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VAMPIRES OF BLINSH

By the last page, Blinsh feels like the real happiest place on Earth.

The vampires of Blinsh may be the most hopeful monsters in all of literature.

Pretty much everyone in Blinsh, Pinksylvania, eats doughnuts, including the creatures of the night. This is true even though they come in flavors like “boiled turnip and sauerkraut.” And yet, Pinkwater notes, “the Blinshites keep buying them and eating them, hoping it will be better this time. It never is.” Nevertheless, the vampires in this picture book are cheerful in general, possibly because they can float in the air, although, as the text points out: “Numerous normal-type Pinksylvanians have learned to do this for short periods, perhaps from vampire neighbors?” This is one of the more eventful passages in the book. If there’s a plot, it may escape the average reader. The book is mostly a travel guide to Blinsh and its environs, but the pages are utterly packed with detail. It might not be possible to get all of the in-jokes. A map of the town shows “Wallywood Amusement Park,” which could be a reference to a cartoonist, the filmmaking capitol of the United States, or even Dollywood (probably not Dollywood). If there is a protagonist, it’s Mr. Papooshnik, who bears a resemblance to the White, Jewish author of the book; the town as a whole is quite diverse. Fans of cult artists may be pleased that the pictures look, faintly, like the gigantic, cartoonish sculptures of Red Grooms. (This book was reviewed digitally with 9-by-20-inch double-page spreads viewed at 66.7% of actual size.)

By the last page, Blinsh feels like the real happiest place on Earth. (Picture book. 5-10)

Pub Date: Sept. 22, 2020

ISBN: 978-1-4197-4681-9

Page Count: 40

Publisher: Abrams

Review Posted Online: Aug. 31, 2020

Kirkus Reviews Issue: Sept. 15, 2020

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HOW I MET MY MONSTER

From the I Need My Monster series

Frightful and delightful: a comforting (to some, anyway) reminder that no one sleeps alone.

In a tardy prequel to I Need My Monster (2009), candidates for that coveted spot under the bed audition.

As the distressingly unflappable young narrator looks on, one monster after another gives it a go—but even with three mouths, the best roar Genghis can manage is a puny “blurp!”, silly shadow puppets by shaggy Morgan elicit only a sneeze, and red Abigail’s attempt to startle by hiding in the fridge merely leaves her shivering and pathetic. Fortunately, there’s Gabe, who knows just how to turn big and hairy while lurking outside the bathroom and whose red-eyed stare and gross drooling sends the lad scrambling into bed to save his toes. “Kid, I think this is the beginning of a beautiful friendship,” the toothy terror growls. Right he is, the lad concludes, snuggling down beneath the covers: “His snorts and ooze were perfect.” As usual, the white-presenting child’s big, bright, smiling face and the assortment of bumbling monsters rendered in oversaturated hues keep any actual scariness at tentacle’s length. Moreover, Monster, Inc. fans will delight in McWilliam’s painstaking details of fang, claw, hair, and scales.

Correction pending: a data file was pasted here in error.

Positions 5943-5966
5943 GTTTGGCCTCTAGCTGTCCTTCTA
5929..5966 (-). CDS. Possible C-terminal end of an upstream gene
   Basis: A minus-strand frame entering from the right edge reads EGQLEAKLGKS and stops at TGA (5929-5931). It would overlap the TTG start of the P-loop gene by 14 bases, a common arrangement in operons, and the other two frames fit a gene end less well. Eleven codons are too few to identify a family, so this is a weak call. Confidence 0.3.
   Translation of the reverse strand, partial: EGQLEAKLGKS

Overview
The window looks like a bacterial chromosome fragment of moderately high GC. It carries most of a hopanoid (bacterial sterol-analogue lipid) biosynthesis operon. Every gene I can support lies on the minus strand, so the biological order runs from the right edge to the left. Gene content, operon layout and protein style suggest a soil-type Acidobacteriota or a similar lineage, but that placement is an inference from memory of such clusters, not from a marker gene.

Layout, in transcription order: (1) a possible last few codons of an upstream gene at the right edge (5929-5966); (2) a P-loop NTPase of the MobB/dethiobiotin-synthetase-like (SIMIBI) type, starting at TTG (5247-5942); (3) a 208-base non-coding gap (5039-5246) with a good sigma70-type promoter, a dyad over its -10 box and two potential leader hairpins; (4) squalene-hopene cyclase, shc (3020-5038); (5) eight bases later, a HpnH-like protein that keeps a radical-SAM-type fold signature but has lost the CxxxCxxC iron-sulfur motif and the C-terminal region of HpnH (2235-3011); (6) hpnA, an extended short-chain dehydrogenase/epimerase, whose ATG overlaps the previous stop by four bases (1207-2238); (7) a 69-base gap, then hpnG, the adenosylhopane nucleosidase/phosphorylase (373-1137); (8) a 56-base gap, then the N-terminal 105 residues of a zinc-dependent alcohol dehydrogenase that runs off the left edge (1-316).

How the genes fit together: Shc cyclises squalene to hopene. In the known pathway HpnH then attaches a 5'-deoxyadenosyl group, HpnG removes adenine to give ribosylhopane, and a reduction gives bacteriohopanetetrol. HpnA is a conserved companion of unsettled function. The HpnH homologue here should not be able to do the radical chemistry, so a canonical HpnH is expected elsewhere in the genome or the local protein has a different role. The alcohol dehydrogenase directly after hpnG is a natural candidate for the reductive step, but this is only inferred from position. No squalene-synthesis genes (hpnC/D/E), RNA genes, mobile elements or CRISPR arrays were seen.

Frightful and delightful: a comforting (to some, anyway) reminder that no one sleeps alone. (Picture book. 5-8)

Pub Date: Nov. 1, 2019

ISBN: 978-1-947277-09-0

Page Count: 32

Publisher: Flashlight Press

Review Posted Online: June 22, 2019

Kirkus Reviews Issue: July 15, 2019

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FITZ AND CLEO

From the Fitz and Cleo series , Vol. 1

Cute as a boo-ton—if a tad stereotypical.

Ghost siblings ghoul it up in a new graphic-novel series.

A “THUMP” from the attic sends siblings Fitz and Cleo up to investigate. The spooky vibes delight Cleo, so she improvises “The Spooky Attic Song.” Fitz tries to shush his sister so they can maintain “the element of surprise” as they approach the sound’s source. The mystery is solved: It’s a cat! Cleo promptly scoops the (seemingly mortal) cat up and names him Mister Boo. Fitz has reservations but relents when Mister Boo sits on his head. Ten subsequent chapters, varying between four and seven pages in length, chronicle the trio’s further shenanigans. Husband-and-wife team Stutzman and Fox create an entertaining early graphic novel in the vein of Ben Clanton’s Narwhal and Jelly series. Though there are occasional speech bubbles, dialogue is most often connected to the speaker by a solid black line. Sentences are short, and there are at most two speakers per panel. Additionally, with no more than six panels per page and simple backgrounds, the story provides adequate support to emerging readers. Fox’s expressive illustrations and clever use of panel layouts effectively build off the humor in Stutzman’s text. Cleo is depicted with a purple bow; Fitz with a baseball cap and glasses. Unfortunately, their personalities as well as their appearances play into gender stereotypes.

Cute as a boo-ton—if a tad stereotypical. (Graphic fantasy. 6-10)

Pub Date: May 4, 2021

ISBN: 978-1-250-23944-0

Page Count: 64

Publisher: Henry Holt

Review Posted Online: March 16, 2021

Kirkus Reviews Issue: April 1, 2021

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